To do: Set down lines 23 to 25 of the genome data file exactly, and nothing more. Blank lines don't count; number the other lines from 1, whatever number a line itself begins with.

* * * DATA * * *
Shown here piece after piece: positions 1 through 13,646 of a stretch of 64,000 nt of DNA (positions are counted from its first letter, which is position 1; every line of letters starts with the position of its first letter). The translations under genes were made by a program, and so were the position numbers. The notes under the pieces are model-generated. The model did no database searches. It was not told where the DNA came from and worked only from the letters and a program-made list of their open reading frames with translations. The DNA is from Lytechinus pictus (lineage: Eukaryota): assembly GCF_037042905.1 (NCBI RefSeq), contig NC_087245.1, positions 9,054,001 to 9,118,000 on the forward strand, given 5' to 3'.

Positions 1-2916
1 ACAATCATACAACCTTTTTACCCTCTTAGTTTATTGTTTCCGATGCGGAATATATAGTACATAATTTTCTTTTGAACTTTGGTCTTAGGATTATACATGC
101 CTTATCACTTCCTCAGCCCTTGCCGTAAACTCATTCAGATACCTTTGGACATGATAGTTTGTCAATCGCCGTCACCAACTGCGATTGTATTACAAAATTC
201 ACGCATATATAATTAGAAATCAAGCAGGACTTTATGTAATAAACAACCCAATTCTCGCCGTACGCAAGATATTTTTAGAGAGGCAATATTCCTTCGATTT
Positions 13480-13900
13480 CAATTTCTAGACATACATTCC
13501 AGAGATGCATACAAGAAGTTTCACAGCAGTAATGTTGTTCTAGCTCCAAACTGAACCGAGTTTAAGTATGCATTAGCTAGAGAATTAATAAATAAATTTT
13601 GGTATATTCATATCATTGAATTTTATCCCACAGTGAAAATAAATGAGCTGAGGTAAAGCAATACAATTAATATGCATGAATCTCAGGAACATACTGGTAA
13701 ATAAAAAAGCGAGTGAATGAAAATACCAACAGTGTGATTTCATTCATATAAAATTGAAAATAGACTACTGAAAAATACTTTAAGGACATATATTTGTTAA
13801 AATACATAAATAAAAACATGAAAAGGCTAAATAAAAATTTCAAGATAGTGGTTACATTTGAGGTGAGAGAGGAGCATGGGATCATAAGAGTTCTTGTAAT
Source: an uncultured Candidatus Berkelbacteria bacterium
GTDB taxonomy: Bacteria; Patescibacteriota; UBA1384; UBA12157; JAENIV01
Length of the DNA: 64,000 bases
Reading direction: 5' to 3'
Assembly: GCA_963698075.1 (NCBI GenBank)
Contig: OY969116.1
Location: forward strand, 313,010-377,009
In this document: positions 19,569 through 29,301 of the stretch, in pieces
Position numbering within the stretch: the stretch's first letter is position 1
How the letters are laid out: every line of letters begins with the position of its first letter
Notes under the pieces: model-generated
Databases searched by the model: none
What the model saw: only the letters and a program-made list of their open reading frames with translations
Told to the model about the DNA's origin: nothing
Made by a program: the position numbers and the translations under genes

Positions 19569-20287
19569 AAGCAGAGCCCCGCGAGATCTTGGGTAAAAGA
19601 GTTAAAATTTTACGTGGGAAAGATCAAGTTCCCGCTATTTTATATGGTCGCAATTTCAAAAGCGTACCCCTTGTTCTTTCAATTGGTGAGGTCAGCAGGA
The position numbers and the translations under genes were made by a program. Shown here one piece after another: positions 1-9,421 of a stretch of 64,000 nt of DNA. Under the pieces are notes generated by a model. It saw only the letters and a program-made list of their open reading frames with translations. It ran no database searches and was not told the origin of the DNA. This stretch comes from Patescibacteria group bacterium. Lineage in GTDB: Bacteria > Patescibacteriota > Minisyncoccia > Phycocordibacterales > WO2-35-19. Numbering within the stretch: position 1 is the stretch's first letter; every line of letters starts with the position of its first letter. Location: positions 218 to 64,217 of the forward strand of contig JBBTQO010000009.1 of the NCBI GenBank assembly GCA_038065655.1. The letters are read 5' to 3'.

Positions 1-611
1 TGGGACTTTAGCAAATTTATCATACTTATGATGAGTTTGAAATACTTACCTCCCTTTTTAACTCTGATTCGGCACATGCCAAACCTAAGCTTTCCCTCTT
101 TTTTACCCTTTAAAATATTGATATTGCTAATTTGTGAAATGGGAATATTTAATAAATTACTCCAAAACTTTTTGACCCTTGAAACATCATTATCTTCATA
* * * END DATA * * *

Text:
Databases searched by the model: none
What the model saw: only the letters and a program-made list of their open reading frames with translations
Told to the model about the DNA's origin: nothing